Randy Newberg is the host of the popular show “Fresh Tracks” as well as a podcast called, “Elk Talk.” Randy also made the move from Minnesota to Montana, so he understands more than most what it’s like to try to figure out what makes elk tick. When I asked him what he would advise first-time elk hunters to consider, he led off by saying, “One of the first things I learned about elk is that they aren’t patternable like a whitetail. They move a lot, which means you’ve got to cover a lot of ground to find them. Too many bowhunters will conduct some pre-hunt research and find a great-looking drainage or basin and decide they will hunt a specific spot until they kill an elk. The problem with this plan is that elk densities are typically pretty low, so that great-looking drainage might not have a single bull in it. In fact, the next three drainages might not have elk in them and while your spot may look awesome, it’s actually a game desert.”
This is a common affliction among newbie elk hunters, and it pays to understand why there aren’t elk in every decent looking spot. Besides the fact that you might be dealing with one small herd for several sections of mountain cover, you’re also dealing with animals that are reacting to hunting pressure and changing food sources, which both factor into Newberg’s hunting strategies.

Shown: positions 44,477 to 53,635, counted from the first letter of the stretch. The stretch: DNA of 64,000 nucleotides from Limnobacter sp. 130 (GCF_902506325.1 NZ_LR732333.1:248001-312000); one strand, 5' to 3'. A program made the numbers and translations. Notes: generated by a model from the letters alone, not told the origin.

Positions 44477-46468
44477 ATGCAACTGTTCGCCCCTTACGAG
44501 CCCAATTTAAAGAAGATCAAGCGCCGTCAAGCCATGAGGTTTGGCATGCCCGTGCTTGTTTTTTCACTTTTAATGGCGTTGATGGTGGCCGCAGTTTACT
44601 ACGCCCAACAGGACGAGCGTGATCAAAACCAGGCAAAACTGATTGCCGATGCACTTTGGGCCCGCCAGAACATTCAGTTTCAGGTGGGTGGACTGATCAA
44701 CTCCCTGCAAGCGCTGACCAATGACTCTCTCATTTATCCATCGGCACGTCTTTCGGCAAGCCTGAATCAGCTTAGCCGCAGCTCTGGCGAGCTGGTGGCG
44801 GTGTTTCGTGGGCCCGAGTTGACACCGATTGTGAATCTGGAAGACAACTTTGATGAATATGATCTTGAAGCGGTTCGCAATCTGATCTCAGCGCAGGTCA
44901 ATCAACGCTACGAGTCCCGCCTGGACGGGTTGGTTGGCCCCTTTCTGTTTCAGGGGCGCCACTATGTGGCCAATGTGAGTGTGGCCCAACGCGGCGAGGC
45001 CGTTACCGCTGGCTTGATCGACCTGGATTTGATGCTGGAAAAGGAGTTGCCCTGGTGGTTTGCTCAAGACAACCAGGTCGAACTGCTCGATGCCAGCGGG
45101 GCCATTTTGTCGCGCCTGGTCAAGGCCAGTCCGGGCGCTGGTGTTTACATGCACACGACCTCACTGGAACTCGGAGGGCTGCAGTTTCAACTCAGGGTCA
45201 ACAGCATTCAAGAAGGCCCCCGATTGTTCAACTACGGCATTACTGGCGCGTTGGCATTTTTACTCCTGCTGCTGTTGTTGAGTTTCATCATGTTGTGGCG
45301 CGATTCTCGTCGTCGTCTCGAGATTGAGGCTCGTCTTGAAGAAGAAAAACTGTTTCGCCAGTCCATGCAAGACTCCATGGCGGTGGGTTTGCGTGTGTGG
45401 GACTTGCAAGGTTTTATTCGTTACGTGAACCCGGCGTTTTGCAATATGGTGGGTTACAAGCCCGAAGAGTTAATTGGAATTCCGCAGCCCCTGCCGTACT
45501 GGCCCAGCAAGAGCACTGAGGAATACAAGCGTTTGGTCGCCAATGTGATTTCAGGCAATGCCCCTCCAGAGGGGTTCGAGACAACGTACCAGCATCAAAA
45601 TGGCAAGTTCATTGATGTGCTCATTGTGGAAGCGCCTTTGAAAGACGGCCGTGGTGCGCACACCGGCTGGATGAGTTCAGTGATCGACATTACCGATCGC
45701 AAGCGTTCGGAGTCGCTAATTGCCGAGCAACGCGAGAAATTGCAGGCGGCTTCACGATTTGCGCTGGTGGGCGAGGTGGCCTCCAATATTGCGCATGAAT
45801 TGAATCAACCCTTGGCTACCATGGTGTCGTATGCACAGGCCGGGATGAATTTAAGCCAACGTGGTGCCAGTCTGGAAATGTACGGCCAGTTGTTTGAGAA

“I always try to understand what elk need when I’m going to be hunting them. This usually involves thinking about cow elk and what their preferred food sources are at the moment. Primary food sources vary a lot from state to state and unit to unit, so understanding where the cows are traveling to in order to fill their bellies will clue you in on where to start your search.”
This, of course, will lead to the bulls provided you’re hunting pretty much anytime in September because where the girls are, the boys will be close. Finding fresh, quality food sources whether you’re in the aspens of Colorado or pinon country in New Mexico is only one part of the process, however. You must also consider what else elk need, which will include water and sanctuaries with little or no hunting pressure.